Sanescience
1 / 5 (1) Feb 05, 2011
"Running cars on fossil fuels presents growing problems, economically, politically, and environmentally. Replacing fossil fuels with hydrogen and fuel cells is an attractive option. "

Fail. Bio-diesel has it all over molecular hydrogen. Hydrogen is not an efficient carrier of energy. Just spent a while on a different topic board trying to dissuade people from this "fools gold" form of research.

I don't think people care enough about the environment to really look into why hydrogen fails.
thingumbobesquire
1 / 5 (1) Feb 05, 2011
What we really need is to replace the wasteful interstate highway system with maglev rail (while simultaneously building the water project NAWAPA.) But we are too busy bailing out London and Wall Street speculators.
MorituriMax
not rated yet Feb 05, 2011
"Running cars on fossil fuels presents growing problems, ..., politically, and ...."

Politically... great, which is probably why we don't harvest all our energy from the sun. Or anything else that would solve global problems. Politicians.

I wonder how long till we have a belt of satellites around the sun gathering energy and spaced so the Earth is always close to enough to gather the energy we need.

#*!*$ Politicians.
MorituriMax
not rated yet Feb 05, 2011
How dumb does one have to be to continue to waste money on hydrogen?
I guess as dumb as you or anyone else that doesn't know that pretty much everything in the universe starts at hydrogen and builds from there.
Sanescience
not rated yet Feb 05, 2011
How dumb does one have to be to continue to waste money on hydrogen?
I guess as dumb as you or anyone else that doesn't know that pretty much everything in the universe starts at hydrogen and builds from there.


That, is a very illogical statement, and technically wrong to!

Along those lines of reasoning everything started as high energetic radiation. And radiation, hard and soft, still floods the universe, doesn't mean it would be a good thing for our environment.

Nature already figured out how to use hydrogen, combine it with some carbon so you can keep a hold of it! The carbon in bio-diesel is "carbon neutral", it has better energy density and safer than hydrogen.

Why are we spending money re-inventing the energy carrier/storage "wheel"? Because it is a way to squeeze money out of the government.
Sanescience
not rated yet Feb 05, 2011
Knowledge about solid hydrides is a significant scientific contribution to materials science regardless to the potential to hydrogen powered vehicles. Hydrogen would be a great source of fuel considering it's potentially endless supply when solar water splitting cells are used to create it.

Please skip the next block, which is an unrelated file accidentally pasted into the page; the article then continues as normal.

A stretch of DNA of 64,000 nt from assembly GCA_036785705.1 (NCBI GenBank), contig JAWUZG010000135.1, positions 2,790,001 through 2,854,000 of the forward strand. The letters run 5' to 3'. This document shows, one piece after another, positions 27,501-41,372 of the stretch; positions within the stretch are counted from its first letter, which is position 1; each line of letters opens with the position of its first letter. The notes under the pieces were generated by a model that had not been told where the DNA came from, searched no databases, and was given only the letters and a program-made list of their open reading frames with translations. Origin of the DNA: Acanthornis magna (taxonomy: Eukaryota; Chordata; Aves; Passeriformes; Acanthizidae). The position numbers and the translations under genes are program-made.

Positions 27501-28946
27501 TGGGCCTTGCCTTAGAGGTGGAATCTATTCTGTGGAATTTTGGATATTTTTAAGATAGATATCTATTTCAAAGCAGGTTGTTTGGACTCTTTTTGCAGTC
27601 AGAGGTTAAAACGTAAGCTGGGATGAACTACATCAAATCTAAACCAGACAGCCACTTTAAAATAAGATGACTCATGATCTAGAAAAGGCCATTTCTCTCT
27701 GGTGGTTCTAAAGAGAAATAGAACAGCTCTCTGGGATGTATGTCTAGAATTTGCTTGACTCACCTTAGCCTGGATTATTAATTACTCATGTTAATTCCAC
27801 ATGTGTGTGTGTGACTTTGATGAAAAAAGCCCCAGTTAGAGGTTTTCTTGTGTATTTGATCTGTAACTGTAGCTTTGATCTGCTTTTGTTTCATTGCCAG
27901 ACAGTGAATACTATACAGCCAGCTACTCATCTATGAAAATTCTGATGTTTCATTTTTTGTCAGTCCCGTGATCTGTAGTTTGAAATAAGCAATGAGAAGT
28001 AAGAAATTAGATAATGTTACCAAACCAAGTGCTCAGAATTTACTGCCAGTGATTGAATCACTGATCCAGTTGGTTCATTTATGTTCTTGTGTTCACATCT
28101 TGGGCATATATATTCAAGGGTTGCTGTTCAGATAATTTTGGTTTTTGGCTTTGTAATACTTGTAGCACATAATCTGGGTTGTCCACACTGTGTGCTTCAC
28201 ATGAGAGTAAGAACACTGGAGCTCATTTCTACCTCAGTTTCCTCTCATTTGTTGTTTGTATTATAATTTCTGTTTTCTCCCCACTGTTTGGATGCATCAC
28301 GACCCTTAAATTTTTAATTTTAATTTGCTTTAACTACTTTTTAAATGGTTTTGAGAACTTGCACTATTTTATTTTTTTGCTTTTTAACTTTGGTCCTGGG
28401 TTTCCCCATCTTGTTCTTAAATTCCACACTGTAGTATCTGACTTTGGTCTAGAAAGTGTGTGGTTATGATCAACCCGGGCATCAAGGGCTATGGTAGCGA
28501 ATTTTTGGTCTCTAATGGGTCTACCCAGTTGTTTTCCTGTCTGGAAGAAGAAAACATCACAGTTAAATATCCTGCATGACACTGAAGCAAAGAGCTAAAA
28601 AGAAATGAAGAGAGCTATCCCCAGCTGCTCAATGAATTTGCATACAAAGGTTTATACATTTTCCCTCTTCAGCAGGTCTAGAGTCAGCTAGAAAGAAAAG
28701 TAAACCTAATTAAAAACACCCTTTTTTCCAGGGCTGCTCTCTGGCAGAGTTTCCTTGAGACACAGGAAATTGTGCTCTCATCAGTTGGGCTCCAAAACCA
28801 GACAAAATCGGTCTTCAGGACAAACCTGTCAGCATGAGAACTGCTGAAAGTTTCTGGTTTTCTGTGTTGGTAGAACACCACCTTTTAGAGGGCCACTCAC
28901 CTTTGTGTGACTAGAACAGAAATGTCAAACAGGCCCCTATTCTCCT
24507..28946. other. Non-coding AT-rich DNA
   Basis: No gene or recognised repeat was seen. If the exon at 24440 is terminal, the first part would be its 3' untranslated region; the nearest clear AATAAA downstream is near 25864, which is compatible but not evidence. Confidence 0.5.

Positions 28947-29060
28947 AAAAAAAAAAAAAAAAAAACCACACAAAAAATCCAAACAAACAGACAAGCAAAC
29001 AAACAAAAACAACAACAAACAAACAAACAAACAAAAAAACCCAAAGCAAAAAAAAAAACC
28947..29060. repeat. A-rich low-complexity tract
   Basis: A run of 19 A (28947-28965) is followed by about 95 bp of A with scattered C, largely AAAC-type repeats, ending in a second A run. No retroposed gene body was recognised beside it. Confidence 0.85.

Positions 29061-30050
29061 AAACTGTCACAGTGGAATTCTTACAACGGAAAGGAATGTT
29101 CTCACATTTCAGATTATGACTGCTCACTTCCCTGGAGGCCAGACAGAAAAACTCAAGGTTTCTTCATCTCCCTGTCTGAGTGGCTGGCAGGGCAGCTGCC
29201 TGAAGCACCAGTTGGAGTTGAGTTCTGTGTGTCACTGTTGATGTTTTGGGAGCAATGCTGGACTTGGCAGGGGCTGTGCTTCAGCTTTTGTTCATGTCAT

I'm sure the raw knowledge and expertise has its merits. But presenting Hydrogen as anything but an inefficient carrier of energy (not a source) hides the essential issue that our environment will be more polluted for it's development until that far future, if ever.

For example, if instead of loosing about 50% of the energy from solar-voltaic collectors to manufacture hydrogen, just put it directly into the grid and turn off a coal power plant. Stated another way, keeping the coal power plant online so you can make hydrogen from solar is not just inefficient, it pollutes the environment.
Burnerjack
not rated yet Feb 10, 2011
@ Sanescience : Well said indeed. Unfortunately, the top of energy generation and use has largely been swampped by the "religeon" of "Saving The Planet".
I too harbor the husbandry instinct to take care of the enviroment but am concerned about the charlatans and merchants ever so eager and so far successful at exploiting the ideology of youth.
The answer (IMHO) is to shift to an electric based economy and transport system. How to power this infrastructure? Well I'm glad you asked... Geothermal scource power. Totaly pragmatical. The answer is under our feet. Whether Geothermal Steam/electric or at the other end of the spectrum, ground scource Stirling generators. Power 365/24/7. One comment I read was to utilize decommissioned fossil fuel wells to futher reduce capital costs. Brilliant! I ask myself "why not?"
So far, the only answer was "who stands to gain vs who stands to lose". Nothing technical seems to be an issue.